Turning Point in my Survival by Helen
Terris nee Elinka Cyderowicz
the Germans invaded Lida, and chased us out of our homes
and put us into a ghetto,
my parents made a deal with a Polish couple by the name of Krieger. The
friends and Mr. Krieger was a business associate of my father. I knew them both
well. They were childless. I was a lively little girl with blond hair. They would
hold me on their
laps and always made a fuss over me. My parents gave them a great deal of money
said that if anything happened to my mother and father, they would take care
of me and hide me.
Lida ghetto was liquidated in September of 1943, we were led in groups out of
the ghetto to the railroad station. As our group was being led to the railroad
my mother pushed me out and said "
Gei tzu Kriegeroven" ("Go to the Kriegers). I ran to their
house and told Mrs. Krieger that I came for safekeeping as she had promised. She started to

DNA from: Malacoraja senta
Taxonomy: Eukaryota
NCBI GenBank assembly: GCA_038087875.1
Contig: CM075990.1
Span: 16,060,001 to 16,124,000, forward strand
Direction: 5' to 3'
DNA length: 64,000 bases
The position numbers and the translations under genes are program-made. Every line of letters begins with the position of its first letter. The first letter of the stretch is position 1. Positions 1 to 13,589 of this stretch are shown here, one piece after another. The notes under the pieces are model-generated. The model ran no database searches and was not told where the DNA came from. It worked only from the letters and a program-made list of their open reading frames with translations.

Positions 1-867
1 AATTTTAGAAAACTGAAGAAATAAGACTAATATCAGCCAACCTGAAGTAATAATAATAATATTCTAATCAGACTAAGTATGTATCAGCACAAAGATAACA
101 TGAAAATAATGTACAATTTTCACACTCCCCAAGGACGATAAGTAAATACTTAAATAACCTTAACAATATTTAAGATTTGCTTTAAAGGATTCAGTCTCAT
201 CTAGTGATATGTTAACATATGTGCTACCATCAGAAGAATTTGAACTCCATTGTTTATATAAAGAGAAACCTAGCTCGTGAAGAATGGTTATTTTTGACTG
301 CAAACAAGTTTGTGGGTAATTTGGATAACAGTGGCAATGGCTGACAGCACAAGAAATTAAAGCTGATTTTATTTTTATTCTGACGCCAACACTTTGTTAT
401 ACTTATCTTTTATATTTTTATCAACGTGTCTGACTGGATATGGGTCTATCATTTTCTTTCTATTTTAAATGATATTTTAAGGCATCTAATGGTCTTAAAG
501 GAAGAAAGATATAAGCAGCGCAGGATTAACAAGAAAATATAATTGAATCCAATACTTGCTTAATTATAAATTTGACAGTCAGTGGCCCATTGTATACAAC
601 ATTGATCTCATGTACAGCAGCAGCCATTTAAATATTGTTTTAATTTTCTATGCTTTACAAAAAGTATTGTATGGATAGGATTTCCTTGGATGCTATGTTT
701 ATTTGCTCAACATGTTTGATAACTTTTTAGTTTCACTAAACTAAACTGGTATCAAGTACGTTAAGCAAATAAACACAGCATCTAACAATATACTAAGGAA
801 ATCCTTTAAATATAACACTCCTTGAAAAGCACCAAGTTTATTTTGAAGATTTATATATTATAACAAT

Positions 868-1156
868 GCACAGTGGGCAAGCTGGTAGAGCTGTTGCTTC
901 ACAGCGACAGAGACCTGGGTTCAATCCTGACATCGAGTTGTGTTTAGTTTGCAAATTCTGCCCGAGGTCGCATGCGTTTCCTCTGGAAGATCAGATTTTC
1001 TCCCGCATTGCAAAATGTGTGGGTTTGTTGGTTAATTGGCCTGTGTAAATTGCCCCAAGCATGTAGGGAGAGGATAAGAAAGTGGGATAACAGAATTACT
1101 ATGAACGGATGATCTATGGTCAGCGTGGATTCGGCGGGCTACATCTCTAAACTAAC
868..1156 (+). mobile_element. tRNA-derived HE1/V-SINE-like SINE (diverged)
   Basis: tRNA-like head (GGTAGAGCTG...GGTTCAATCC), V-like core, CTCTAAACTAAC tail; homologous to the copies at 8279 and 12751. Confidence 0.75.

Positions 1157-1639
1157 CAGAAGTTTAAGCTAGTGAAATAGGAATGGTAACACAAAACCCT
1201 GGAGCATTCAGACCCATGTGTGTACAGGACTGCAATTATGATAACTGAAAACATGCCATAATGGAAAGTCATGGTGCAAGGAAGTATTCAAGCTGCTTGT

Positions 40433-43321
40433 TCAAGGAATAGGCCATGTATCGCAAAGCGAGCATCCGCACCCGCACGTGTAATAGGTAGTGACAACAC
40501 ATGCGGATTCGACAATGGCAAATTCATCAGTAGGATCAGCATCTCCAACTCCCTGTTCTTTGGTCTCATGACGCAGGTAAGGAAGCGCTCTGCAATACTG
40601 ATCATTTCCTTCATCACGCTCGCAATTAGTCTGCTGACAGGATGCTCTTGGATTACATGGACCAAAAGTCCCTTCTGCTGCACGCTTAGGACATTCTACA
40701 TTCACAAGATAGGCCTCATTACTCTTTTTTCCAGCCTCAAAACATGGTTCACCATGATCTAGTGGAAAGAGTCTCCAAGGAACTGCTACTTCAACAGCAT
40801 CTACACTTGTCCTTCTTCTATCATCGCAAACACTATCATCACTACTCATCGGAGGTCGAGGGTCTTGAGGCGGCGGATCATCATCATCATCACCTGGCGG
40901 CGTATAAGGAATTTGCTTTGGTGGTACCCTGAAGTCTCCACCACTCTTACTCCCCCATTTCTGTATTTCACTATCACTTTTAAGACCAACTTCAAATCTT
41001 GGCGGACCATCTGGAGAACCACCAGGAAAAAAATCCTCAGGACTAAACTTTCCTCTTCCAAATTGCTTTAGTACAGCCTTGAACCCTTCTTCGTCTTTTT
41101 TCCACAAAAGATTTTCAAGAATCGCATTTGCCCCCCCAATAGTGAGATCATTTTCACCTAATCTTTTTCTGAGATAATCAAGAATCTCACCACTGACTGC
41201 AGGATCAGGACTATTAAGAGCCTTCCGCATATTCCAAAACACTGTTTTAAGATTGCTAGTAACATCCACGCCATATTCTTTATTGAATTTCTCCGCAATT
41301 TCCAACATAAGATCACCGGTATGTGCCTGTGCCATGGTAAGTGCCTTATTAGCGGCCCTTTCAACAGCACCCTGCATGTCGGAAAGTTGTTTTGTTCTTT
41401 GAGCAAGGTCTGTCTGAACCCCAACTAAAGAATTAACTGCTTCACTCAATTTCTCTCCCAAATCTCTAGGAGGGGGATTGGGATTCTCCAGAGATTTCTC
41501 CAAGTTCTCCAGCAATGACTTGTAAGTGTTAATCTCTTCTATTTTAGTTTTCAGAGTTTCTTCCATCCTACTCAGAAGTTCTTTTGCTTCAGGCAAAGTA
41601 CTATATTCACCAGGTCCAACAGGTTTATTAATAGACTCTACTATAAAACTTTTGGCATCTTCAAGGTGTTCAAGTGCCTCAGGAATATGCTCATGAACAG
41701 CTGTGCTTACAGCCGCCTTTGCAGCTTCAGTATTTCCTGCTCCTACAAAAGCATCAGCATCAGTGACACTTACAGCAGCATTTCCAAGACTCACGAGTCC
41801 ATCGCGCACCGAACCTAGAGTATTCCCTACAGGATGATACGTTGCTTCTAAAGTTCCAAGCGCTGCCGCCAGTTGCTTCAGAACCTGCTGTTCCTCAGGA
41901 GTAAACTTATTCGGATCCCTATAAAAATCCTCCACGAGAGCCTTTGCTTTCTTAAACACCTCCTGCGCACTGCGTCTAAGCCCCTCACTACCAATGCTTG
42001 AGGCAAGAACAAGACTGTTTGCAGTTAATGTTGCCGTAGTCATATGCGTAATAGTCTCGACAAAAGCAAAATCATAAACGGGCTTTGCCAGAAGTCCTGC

cry and said she was afraid that the Germans would kill her and her husband and I could not
stay there. I pleaded with her, saying I would stay in the attic or the basement or the
shed and nobody would know I was there. She still refused and I had to leave. I made my
way to the train station to look for my mother.
The train station was a scene of chaos.
People were milling about waiting to get on the train, a group of Germans armed with rifles
were standing and watching and herding everyone toward the train. I looked and looked, but
could not find my mother. Finally, I found a cousin,
Matle. Matle was a beautiful girl of
twenty. She said "
Elinka you come with us. We will find your mother later" and she took me
by the hand.
After a while, as we waited to get on the train, a man came up to me and said
Elinka, your mother ran away. She is not here" When I heard that I knew that
I had to get
away. I could not get on the train if my mother was not there.
Matle wouldn't let me go.
She said the Germans would shoot me if I tried to flee. She held my hand real
finally wrenched my hand away from hers and since I was very small I ran under
the train between the wheels. and got out on the other side.
I do not know the name of that man. I am not sure whether I knew him or not.
certainly knew my mother and me and he made sure that I knew that my mother got
it weren't for him, I would have gotten on the train and perished in the ovens
with the rest of my family.